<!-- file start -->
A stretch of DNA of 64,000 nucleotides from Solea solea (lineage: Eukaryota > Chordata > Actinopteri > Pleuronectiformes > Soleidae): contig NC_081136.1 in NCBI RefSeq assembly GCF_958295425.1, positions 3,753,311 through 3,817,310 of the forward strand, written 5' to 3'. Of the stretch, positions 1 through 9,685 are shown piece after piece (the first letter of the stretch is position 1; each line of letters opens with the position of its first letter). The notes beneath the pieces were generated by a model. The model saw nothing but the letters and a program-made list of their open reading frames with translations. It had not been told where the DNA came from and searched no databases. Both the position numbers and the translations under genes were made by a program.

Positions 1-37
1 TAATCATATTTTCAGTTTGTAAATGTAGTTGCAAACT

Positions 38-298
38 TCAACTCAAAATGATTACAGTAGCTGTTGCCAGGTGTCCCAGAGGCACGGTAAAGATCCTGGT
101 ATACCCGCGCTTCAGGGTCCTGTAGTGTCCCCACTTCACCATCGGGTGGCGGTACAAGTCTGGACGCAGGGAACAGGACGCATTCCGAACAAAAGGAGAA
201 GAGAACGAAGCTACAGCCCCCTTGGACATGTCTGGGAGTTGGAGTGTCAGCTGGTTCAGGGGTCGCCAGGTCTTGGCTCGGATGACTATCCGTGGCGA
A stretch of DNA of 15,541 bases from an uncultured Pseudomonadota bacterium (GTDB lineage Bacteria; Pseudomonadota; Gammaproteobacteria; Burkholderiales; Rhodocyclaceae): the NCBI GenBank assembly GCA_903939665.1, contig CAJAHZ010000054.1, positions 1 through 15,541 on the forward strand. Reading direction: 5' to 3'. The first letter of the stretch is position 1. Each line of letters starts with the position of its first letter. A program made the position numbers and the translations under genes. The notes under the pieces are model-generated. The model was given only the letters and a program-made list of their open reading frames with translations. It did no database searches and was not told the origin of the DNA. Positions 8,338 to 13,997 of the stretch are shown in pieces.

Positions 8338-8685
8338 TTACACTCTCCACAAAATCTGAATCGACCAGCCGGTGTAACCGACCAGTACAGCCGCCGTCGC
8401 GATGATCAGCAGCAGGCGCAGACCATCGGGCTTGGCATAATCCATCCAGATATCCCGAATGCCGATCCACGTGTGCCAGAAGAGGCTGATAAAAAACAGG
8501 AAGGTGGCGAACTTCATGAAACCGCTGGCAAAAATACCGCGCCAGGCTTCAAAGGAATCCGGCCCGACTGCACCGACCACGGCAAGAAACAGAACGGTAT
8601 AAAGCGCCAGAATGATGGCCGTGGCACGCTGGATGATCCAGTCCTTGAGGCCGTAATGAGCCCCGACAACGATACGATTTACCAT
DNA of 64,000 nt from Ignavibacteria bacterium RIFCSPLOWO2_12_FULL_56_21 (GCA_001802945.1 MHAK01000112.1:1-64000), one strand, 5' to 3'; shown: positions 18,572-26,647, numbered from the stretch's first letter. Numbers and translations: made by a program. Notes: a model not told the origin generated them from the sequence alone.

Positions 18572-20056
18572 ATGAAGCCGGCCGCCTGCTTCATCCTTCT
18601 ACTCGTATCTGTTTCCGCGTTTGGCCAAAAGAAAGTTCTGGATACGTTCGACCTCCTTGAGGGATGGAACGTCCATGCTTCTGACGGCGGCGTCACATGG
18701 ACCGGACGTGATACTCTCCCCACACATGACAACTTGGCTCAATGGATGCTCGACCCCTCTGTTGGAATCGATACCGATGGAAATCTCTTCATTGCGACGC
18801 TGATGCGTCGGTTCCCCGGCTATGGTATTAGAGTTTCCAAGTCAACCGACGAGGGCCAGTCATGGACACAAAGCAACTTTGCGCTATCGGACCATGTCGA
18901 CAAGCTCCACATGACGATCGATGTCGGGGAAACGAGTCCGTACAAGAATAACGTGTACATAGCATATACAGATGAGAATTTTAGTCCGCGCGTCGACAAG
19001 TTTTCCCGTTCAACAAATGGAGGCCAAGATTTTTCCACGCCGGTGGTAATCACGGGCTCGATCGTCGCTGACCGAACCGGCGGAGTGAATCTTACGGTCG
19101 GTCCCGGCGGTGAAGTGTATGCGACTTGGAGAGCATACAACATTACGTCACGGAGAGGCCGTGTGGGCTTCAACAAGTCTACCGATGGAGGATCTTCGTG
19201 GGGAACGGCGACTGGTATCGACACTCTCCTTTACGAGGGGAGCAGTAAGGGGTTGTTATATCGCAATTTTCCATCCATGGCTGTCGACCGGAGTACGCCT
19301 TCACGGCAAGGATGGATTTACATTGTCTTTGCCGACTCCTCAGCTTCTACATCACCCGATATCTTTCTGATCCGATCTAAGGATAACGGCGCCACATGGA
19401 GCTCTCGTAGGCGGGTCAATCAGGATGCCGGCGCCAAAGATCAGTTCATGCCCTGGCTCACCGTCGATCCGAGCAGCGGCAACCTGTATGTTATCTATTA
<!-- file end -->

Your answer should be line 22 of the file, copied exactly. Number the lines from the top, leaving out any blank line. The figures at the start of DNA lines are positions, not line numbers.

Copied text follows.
19101 GTCCCGGCGGTGAAGTGTATGCGACTTGGAGAGCATACAACATTACGTCACGGAGAGGCCGTGTGGGCTTCAACAAGTCTACCGATGGAGGATCTTCGTG